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On the way into the meadows, scan along the Connecticut River near the ferry landing where waterfowl, cormorants, herons, and gulls are regularly observed in spring and fall. Bald Eagles may be encountered here any time of the year as they nest and winter in the area. After passing the bar-gate and crossing Goff Brook (0.2 mile) the meadows opens to field habitat on the right and then the B Lane (private road) veers off to the left (0.2 mile). This is one place to park your vehicle well off the road to view several fields on both sides of the road. Look for the Buff- breasted, Baird’s, and Pectoral Sandpipers, and American Golden Plovers on the sod or the recently furrowed fields. Other shorebirds may occur on the same fields, especially if rain pools

are present.

Cautionary Note: Rocky Hill Meadows is an active farming operation. Large farm vehicles and equipment regularly move between fields and travel along the roadways. To complicate matters, some stretches of Great Meadow Road and North Meadow Lane are narrow. Therefore, it’s important to be courteous and always park well off the road to allow for the unrestricted movement of these farm vehicles. Don’t block any lanes or gates unless you can quickly move the vehicle.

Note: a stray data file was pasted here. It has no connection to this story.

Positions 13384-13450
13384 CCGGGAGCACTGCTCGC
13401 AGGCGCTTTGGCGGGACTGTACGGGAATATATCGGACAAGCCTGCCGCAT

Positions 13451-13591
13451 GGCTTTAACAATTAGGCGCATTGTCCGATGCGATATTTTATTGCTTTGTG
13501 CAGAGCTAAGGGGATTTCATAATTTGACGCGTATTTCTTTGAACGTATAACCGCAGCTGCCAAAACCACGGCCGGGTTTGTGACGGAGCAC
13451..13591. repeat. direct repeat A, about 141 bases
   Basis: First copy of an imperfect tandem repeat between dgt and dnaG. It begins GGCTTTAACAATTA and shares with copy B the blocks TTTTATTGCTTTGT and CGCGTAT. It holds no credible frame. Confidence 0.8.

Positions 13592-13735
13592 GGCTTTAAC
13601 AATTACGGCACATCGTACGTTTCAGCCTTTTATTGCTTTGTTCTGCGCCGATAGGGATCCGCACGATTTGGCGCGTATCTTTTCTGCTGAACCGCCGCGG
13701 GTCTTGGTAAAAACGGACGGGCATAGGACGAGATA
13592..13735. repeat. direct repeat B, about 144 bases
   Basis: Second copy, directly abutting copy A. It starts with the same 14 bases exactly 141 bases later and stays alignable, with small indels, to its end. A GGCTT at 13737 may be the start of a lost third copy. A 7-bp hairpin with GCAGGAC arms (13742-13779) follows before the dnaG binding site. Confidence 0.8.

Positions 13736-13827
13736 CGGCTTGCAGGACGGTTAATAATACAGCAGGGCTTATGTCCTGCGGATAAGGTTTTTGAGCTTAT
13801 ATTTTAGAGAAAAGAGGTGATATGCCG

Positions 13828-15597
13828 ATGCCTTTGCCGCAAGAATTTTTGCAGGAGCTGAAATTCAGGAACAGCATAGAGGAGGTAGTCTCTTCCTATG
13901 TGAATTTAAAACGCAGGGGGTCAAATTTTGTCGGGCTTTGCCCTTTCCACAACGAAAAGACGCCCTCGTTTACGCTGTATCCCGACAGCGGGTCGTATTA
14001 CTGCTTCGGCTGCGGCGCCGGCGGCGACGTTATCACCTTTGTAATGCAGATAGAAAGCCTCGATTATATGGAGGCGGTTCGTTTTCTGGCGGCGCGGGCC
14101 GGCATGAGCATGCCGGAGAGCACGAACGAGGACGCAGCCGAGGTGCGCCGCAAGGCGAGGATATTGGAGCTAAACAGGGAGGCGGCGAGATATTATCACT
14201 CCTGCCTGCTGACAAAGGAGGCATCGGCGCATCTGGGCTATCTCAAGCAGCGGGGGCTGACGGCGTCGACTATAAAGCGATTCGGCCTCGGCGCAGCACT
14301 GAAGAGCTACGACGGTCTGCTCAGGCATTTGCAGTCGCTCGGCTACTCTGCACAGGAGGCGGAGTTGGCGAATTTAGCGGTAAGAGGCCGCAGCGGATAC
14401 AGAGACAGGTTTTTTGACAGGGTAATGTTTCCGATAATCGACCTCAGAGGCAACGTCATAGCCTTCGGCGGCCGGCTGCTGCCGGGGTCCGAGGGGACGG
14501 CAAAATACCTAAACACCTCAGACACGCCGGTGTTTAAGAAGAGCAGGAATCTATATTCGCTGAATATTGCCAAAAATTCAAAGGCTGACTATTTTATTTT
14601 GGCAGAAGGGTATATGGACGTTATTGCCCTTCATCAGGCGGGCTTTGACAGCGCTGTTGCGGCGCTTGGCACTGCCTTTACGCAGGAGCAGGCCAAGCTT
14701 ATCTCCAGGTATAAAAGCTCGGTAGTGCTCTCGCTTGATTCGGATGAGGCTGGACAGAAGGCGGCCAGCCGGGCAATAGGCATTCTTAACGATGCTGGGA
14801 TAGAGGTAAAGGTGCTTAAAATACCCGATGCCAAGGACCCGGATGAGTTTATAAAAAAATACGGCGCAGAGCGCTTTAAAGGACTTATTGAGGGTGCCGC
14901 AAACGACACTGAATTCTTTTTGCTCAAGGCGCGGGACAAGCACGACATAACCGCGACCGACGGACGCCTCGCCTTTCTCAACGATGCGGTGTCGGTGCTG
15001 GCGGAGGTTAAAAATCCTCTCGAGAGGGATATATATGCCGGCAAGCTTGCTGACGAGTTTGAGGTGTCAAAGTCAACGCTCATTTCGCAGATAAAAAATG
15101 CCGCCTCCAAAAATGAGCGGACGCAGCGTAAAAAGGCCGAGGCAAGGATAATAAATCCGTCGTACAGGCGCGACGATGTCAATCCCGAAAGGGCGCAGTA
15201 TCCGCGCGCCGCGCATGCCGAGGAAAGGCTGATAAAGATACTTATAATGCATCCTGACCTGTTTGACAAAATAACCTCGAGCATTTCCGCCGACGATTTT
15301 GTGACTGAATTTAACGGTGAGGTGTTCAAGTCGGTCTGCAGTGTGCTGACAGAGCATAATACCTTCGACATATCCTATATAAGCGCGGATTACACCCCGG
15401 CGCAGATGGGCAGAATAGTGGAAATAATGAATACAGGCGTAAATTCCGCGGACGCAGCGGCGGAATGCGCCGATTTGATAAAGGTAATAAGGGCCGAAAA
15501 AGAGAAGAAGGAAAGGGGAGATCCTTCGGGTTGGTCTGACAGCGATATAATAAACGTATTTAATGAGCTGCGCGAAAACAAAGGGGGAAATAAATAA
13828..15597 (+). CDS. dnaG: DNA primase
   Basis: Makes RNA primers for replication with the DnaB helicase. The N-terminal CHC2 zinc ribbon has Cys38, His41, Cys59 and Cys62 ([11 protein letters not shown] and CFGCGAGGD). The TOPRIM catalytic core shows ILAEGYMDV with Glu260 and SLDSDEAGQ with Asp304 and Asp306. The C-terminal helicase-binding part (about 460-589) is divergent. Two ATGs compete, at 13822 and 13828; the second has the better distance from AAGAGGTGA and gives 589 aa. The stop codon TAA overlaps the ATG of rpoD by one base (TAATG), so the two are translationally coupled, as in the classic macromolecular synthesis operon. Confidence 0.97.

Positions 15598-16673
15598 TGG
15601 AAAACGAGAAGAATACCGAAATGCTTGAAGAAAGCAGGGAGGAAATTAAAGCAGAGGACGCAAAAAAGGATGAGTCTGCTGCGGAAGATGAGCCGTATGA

After checking the fields near B Lane continue along Great Meadow Road to where the road makes a sharp left turn (0.2 mile) followed by a sudden right turn at C Lane. Normally there is enough room to park the car somewhere in this section. This location is surrounded by fields and provides a fine vantage point to survey for birds. Afterward, continue along the road to the “T” intersection (0.3 mile) where Great Meadow Road turns left and a bar-gate is on the right. Park on the right near, but not blocking, the bar-gate, and scan the surrounding fields. Several fields containing sod and crops are visible from this location and two wet depressions near the roadway commonly attract shorebirds.

Scan the sod and furrowed fields for the Buff-breasted, Baird’s, and Pectoral Sandpipers, and American Golden Plovers; closely check areas where farmers are harvesting sod as several of these species seem to prefer such areas. Upland Sandpiper has occurred several times, always in August. Shorebirds regularly observed include Killdeers, Black-bellied Plovers, Least, Semipalmated, and Spotted Sandpipers, and both yellowlegs. Other less common species include Semipalmated Plover, Short-billed Dowitcher, Stilt Sandpiper, White-rumped Sandpiper, Solitary Sandpiper, and Dunlin. These species are frequently associated with rain pools and/or puddles formed from irrigation runoff. A Hudsonian Godwit was recorded here in October 2005, an unusual inland sighting.

From the “T” intersection continue along Great Meadow Road, which is now bearing north, to North Meadow Lane (0.6 mile). Approximately mid-way between the “T” and North Meadow Lane is another location—near the woodlot on the left-- to park and check the nearby fields. Two additional spots to search for specialty shorebirds here are the sod and furrowed fields east

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